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Marvin said:Mostly the appeal of the headless desktop is the resistance to modern form factors. Having to use an iMac is like being made to drive a Prius instead of a Mustang, it causes an emotional reaction in some people because they have to use it in front of other bros who will laugh at them. It bothers some people because they irrationally think that machines need to look monstrous to behave that way. If Apple made a headless tower starting around $1500-2000 that you could put an Nvidia PCIe GPU in, the highest volume of noise about a pro desktop would disappear but there would nothing more high-end about it than the iMac Pro. Eventually, this road ends with compact form factors like the iMac and Macbook Pro, anything that happens in the interim is temporary.
I and others were constantly disappointed with Apple's Mac Pro roadmap then - always rumours of new machines, always just a tiny bump - that we waited. And waited. If Apple wanted a healthy upgrade cycle from its Pro customers it needed to do more than it did, and the fact that everyone's spewing stats about how fast the iMac Pro is is testament to the fact that the Mac Pro 2013 is an underpowered prosumer can, throttled by a much-vaunted Thermal Core that isn't.
Most editors and colourists use two screens plus a colour-accurate display (yes I know it might be P3 but a Flanders DM250 it ain't). When Apple made an external TB display it didn't even match an iMac for height - we'd use old Avid manuals to prop up the second display. Give me a couple of DVI Dells please, that at least look like they belong together.
So it's not about a tidy desk - it's about having a Pro version of an Mac that does PCIe 16x which TB 3 doesn't, that lets you get maximum speed out of 3 or 4 Titan-class CUDA GPUs in a Cubix box, not OpenCL AMDs, that you can buy and improve and buy lots of and reconfigure as you need. @macxpress: no, there's seldom anyone but us in post houses to set these things up. We're not on your corporate upgrade cycles I'm afraid.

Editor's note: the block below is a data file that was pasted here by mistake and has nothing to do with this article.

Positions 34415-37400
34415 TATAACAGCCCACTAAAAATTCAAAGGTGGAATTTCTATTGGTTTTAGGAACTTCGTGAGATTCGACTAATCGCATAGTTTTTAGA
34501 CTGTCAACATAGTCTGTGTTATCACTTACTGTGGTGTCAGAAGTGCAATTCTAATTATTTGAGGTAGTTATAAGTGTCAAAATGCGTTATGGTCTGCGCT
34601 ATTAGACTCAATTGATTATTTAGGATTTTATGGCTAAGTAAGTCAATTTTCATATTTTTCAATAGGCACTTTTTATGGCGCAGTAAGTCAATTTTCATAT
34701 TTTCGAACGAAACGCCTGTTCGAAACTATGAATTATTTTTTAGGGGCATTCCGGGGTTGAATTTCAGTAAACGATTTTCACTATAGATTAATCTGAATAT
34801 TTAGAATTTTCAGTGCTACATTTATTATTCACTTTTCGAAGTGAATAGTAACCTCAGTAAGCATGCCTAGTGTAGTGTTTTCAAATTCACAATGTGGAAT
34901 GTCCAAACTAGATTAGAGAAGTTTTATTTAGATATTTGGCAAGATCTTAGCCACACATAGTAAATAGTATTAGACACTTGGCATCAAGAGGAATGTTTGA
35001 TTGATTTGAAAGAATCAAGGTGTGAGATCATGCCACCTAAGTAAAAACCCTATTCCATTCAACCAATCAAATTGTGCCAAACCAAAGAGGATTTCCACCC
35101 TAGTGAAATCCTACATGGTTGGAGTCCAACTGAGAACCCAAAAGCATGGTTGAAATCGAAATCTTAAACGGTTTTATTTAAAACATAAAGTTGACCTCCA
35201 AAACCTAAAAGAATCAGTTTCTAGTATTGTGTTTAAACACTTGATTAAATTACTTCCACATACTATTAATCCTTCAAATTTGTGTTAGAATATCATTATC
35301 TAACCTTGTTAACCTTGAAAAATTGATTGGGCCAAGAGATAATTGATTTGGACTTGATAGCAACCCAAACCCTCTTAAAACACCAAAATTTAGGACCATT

So I hope whoever said there was a modular Mac Pro coming wasn't just using air.
I wonder if the same good souls who confessed that the 2013 Mac Pro was a fail for high end users, could be induced to apply the same thought to FCP X. I can't use a product where I can't lock tracks or timeline content to stop it sliding like jello. And I still can't send a presentable embedded AAF to a ProTools session that is anything like what a sound mixer might recognise. Sorry to harp on about this for 5 years, but yesterday I had to get content from DaVinci to Motion for a VFX job (am I the only person still using it for motion tracking fixes?) and the path was an XML to FCP7, "Send to Motion..." via Motion 4, then open that project in Motion 5 - won't even look at a raw XML, and even if I'd started in FCP X (which I wouldn't have, because this is on the back of a grade) I couldn't have done this because there's no way to Motion from FCP X.
Both Motion and FCP are now start-to-finish tools - minus decent audio mixing. Little wonder our facility does more business from Avid, Adobe and FCP 7 sources than FCP X.
Having said that, getting a project into Resolve is a very well developed path - if anyone used FCP X for projects they didn't completely finish in some fashion on their laptop.